A nice story for Amer Delic that will likely be marred with controversy. Amer, a lucky loser, came back from two sets down to beat PHM, 1-6, 3-6, 6-3, 7-6 (3), 9-7, to advance to the third round. Good on him.
But his win was somewhat tainted by the rowdy Bosnian crowd that was there to cheer him:
Delic, representing the United States, said he realized he was the middleman in what he called “a circus” but had no control over the spectators, whose noise disturbed the last two sets and affected both players’ concentration.
“I couldn’t control any of that, though I was trying to,” said Delic, who moved to America with his parents when he was 14. “I felt bad for Paul and I apologized to him right after.”
The 26-year-old from Jacksonville, Florida, rallied from two sets down to beat No. 28 Mathieu 1-6, 3-6, 6-3, 7-6 (3), 9-7 and advance to the third round.
Mathieu complained that the fans were like noisy soccer fans and were disrespectful, echoing complaints that arose after Delic’s first-round match against fellow American Taylor Dent. Dent’s father Phil, a former Australian player, charged that the Bosnian fans had heckled and taunted his son but Delic said they had just been supporting him.
On Wednesday, however, fans focused less on the match and more on each other, swapping slurs that Delic refused to translate. It was reported the Serbian fans entered Court 13, where Delic was playing, after a Serbian player had finished a match on a nearby court.
The tensions and enmity of the Balkan conflict have been transplanted to Australia along with the Bosnians, Serbians and Croatians who have migrated here, and they are among the most vocal fans at sporting events.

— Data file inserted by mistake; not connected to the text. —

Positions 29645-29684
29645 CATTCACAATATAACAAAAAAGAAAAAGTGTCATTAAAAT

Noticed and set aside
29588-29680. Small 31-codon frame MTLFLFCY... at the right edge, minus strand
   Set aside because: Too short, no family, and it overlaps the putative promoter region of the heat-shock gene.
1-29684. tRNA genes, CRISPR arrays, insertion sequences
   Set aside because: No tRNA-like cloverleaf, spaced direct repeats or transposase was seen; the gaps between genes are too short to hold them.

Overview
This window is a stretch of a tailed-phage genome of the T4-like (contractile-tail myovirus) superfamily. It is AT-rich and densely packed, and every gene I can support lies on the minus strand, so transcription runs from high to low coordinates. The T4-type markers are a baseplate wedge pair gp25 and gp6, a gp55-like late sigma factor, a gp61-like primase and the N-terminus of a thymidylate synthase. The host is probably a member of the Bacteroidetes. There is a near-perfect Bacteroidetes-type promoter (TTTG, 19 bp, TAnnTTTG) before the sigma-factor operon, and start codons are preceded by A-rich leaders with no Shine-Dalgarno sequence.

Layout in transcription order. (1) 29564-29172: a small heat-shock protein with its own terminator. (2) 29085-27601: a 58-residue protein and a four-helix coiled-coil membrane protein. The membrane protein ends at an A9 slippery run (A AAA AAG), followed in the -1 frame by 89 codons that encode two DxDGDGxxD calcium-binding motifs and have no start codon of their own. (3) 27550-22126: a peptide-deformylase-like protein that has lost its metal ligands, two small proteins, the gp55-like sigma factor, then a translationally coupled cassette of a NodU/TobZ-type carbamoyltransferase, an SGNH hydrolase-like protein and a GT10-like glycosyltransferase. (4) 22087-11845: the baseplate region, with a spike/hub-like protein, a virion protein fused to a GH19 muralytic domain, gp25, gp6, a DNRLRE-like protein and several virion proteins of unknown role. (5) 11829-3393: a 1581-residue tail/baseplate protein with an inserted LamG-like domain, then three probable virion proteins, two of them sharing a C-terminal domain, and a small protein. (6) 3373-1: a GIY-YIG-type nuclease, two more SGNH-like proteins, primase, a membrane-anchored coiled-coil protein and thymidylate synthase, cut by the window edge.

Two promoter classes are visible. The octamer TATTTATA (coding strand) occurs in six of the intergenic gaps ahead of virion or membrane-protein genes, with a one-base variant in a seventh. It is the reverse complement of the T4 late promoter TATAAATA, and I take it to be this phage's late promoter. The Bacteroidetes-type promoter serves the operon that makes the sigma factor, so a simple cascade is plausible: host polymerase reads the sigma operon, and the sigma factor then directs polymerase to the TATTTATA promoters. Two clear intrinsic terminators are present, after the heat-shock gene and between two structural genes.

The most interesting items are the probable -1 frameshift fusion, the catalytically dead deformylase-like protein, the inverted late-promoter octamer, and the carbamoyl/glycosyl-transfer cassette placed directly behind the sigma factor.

Things turned ugly at the 2007 Australian Open, when fighting broke out between Croatian and Serbian fans at Melbourne Park and more than 150 people were removed from the grounds after attacking their rivals with fists, sticks, bottles and flagpoles.
Delic realizes the high potential for disaster between fans at his next match, in which he faces defending champion Novak Djokovic—a Serbian.
“I just hope the next match with Novak doesn’t turn into a World War III,” he said. “I’m going to try to tell my fans that we don’t need to be embarrassing ourselves in front of the world. I’m hoping Novak says something to Serbian fans, also. Leave the politics aside. It’s not my fault and it’s not Novak’s fault. We’re out here playing tennis and we need to keep it that way.”
Delic said he keeps in touch with his Australian-based fans through his Web site and that he would also talk to leaders of the Bosnian community in Melbourne.
“Obviously I like those fans, they’re getting me through these matches but I think today was bad,” he said.
During today's coverage there was repeated mention of heightened security being placed around the grounds to control crowd behavior. It sounds like they were particularly concerned over the Cilic/Tipsy match (Cilic won BTW). This was an issue last week in Sydney too during the Nole/Mario match.
I wish the fans understood that the "cheering" distracts your own player too. At Indian Wells (I feel like that's becoming very "One time, at band camp") the Serbian fans were vocal and actually weren't horrible. But they were clearly annoying and embarassing Ana and Nole. Ana actually apologized to the crowd for their behavior in her speech and Nole gave Fish a point because the crowd cheered during his serve and he glared at them to get them to shut up.
Hopefully the fans will take a cue from the players and remember that you're there to cheer FOR your guy, not AGAINST anyone else.
And also, it's tennis, not soccer. In case it wasn't obvious.